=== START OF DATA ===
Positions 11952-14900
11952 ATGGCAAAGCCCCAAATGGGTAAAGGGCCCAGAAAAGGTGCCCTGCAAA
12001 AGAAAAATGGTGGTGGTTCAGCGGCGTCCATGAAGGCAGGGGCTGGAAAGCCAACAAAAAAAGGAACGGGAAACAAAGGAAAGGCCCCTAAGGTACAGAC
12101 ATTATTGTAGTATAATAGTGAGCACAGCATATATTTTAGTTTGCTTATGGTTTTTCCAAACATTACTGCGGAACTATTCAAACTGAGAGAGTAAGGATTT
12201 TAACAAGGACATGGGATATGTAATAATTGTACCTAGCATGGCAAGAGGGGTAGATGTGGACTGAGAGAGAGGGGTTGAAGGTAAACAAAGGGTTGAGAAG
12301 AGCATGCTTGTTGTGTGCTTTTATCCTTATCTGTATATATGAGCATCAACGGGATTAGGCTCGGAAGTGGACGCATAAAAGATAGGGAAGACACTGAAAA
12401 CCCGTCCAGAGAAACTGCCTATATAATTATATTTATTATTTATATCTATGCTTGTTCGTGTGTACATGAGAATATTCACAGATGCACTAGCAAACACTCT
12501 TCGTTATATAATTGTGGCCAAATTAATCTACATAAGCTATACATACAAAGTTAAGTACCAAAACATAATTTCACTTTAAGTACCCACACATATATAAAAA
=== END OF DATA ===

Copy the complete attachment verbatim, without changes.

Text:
Positions 11952-14900
11952 ATGGCAAAGCCCCAAATGGGTAAAGGGCCCAGAAAAGGTGCCCTGCAAA
12001 AGAAAAATGGTGGTGGTTCAGCGGCGTCCATGAAGGCAGGGGCTGGAAAGCCAACAAAAAAAGGAACGGGAAACAAAGGAAAGGCCCCTAAGGTACAGAC
12101 ATTATTGTAGTATAATAGTGAGCACAGCATATATTTTAGTTTGCTTATGGTTTTTCCAAACATTACTGCGGAACTATTCAAACTGAGAGAGTAAGGATTT
12201 TAACAAGGACATGGGATATGTAATAATTGTACCTAGCATGGCAAGAGGGGTAGATGTGGACTGAGAGAGAGGGGTTGAAGGTAAACAAAGGGTTGAGAAG
12301 AGCATGCTTGTTGTGTGCTTTTATCCTTATCTGTATATATGAGCATCAACGGGATTAGGCTCGGAAGTGGACGCATAAAAGATAGGGAAGACACTGAAAA
12401 CCCGTCCAGAGAAACTGCCTATATAATTATATTTATTATTTATATCTATGCTTGTTCGTGTGTACATGAGAATATTCACAGATGCACTAGCAAACACTCT
12501 TCGTTATATAATTGTGGCCAAATTAATCTACATAAGCTATACATACAAAGTTAAGTACCAAAACATAATTTCACTTTAAGTACCCACACATATATAAAAA